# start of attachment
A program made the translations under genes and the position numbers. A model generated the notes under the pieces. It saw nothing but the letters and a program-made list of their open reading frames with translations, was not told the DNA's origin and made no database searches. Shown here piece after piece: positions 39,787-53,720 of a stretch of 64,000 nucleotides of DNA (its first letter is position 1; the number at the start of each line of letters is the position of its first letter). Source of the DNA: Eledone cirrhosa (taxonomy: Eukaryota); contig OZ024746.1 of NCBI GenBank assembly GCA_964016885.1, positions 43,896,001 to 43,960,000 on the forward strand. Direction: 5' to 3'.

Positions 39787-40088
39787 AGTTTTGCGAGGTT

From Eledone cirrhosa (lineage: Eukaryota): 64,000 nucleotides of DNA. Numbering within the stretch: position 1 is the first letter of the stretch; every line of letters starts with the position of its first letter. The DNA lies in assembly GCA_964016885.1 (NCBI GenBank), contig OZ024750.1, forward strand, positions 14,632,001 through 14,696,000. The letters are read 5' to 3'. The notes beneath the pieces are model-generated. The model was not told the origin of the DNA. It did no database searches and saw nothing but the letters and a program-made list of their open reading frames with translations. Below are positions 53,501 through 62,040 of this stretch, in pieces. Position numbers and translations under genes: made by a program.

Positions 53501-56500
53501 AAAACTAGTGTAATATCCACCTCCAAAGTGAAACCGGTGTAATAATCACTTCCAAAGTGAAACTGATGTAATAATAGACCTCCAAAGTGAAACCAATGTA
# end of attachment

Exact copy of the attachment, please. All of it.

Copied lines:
A program made the translations under genes and the position numbers. A model generated the notes under the pieces. It saw nothing but the letters and a program-made list of their open reading frames with translations, was not told the DNA's origin and made no database searches. Shown here piece after piece: positions 39,787-53,720 of a stretch of 64,000 nucleotides of DNA (its first letter is position 1; the number at the start of each line of letters is the position of its first letter). Source of the DNA: Eledone cirrhosa (taxonomy: Eukaryota); contig OZ024746.1 of NCBI GenBank assembly GCA_964016885.1, positions 43,896,001 to 43,960,000 on the forward strand. Direction: 5' to 3'.

Positions 39787-40088
39787 AGTTTTGCGAGGTT

From Eledone cirrhosa (lineage: Eukaryota): 64,000 nucleotides of DNA. Numbering within the stretch: position 1 is the first letter of the stretch; every line of letters starts with the position of its first letter. The DNA lies in assembly GCA_964016885.1 (NCBI GenBank), contig OZ024750.1, forward strand, positions 14,632,001 through 14,696,000. The letters are read 5' to 3'. The notes beneath the pieces are model-generated. The model was not told the origin of the DNA. It did no database searches and saw nothing but the letters and a program-made list of their open reading frames with translations. Below are positions 53,501 through 62,040 of this stretch, in pieces. Position numbers and translations under genes: made by a program.

Positions 53501-56500
53501 AAAACTAGTGTAATATCCACCTCCAAAGTGAAACCGGTGTAATAATCACTTCCAAAGTGAAACTGATGTAATAATAGACCTCCAAAGTGAAACCAATGTA